Consider a scenario where a structure, such as a brand new home, is completely destroyed by a fire just a day after the homeowner moves in. In this instance, the replacement cost, which undeniably encompasses the general contractor’s overhead and profit, should be a direct reflection of the actual cash value. This is because, as per the given example, there has been no depreciation to the property.
In light of this, a pertinent question arises: Is it justifiable for an insurance company to inform the policyholder that they will not cover the full cost of hiring a contractor to rebuild the property if the policyholder opts not to proceed with the reconstruction? This query touches on the core principles of insurance indemnification and the ethical obligations of insurers to their policyholders, especially in situations where the loss is immediate and no depreciation has occurred.
Today, some insurance companies are doing just that. They are writing replacement cost policies that redefine the term “actual cash value” to pay less than what actual cash value policies traditionally paid before replacement cost policies were developed in the mid-20th century. Replacement cost policies, even if requiring actual replacement, should at least pay the types of actual cash benefits paid under antiquated actual cash value standard fire insurance policies. Instead, state insurance regulators are approving forms submitted by some insurance companies that pay less than traditional actual cash value.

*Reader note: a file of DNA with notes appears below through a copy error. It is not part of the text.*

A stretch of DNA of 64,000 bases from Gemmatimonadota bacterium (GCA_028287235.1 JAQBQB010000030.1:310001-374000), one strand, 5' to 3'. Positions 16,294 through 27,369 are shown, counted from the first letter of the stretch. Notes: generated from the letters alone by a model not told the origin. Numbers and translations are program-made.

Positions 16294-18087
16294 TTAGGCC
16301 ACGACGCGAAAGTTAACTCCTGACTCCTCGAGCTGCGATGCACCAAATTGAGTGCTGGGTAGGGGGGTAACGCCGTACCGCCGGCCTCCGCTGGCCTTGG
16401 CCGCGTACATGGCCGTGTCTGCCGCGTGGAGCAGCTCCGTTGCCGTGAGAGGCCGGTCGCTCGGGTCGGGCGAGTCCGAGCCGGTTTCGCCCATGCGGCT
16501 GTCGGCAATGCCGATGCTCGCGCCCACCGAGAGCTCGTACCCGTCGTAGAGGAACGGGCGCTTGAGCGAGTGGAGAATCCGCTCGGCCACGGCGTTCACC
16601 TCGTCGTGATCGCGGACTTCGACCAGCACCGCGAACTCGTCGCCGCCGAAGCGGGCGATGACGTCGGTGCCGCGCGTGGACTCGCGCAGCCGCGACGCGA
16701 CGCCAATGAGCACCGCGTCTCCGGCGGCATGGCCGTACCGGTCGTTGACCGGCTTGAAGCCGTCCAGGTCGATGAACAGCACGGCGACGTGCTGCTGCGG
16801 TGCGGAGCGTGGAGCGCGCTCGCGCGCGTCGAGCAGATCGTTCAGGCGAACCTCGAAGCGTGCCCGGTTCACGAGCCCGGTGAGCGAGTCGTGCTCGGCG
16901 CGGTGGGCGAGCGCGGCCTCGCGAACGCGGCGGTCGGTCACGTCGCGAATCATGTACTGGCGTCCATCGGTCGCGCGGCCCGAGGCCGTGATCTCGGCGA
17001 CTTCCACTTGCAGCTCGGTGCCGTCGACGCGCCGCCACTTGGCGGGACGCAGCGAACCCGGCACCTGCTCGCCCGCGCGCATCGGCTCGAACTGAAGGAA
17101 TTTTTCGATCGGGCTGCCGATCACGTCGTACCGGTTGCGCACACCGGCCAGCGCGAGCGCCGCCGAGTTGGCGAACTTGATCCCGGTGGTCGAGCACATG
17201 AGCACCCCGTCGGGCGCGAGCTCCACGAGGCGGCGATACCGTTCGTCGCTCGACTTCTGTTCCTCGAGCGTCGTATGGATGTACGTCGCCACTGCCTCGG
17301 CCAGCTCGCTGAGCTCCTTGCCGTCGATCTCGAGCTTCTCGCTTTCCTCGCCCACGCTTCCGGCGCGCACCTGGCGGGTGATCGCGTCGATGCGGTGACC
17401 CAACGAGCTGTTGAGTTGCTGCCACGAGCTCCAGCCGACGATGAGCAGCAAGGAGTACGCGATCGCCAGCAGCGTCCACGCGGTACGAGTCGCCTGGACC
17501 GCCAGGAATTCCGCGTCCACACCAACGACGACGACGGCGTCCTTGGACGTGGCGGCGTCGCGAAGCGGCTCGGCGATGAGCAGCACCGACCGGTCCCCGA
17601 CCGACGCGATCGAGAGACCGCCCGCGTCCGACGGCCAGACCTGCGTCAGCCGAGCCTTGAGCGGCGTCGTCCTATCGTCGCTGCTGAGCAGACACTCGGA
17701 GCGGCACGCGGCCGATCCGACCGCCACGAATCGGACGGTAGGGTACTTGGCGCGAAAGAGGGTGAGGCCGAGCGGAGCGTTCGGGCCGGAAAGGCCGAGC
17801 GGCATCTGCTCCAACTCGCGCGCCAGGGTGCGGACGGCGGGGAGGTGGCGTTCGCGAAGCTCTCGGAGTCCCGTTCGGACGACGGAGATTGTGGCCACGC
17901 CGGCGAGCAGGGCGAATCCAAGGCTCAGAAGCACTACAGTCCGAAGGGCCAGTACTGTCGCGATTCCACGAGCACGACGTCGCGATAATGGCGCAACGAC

An example is from a Farmers Insurance replacement cost policy. It sells a form that withholds from an actual cash value payment the amount of the contractor’s overhead and profit in addition to fully depreciating the replacement cost value. The Pennsylvania Supreme Court allowed the following language to stand: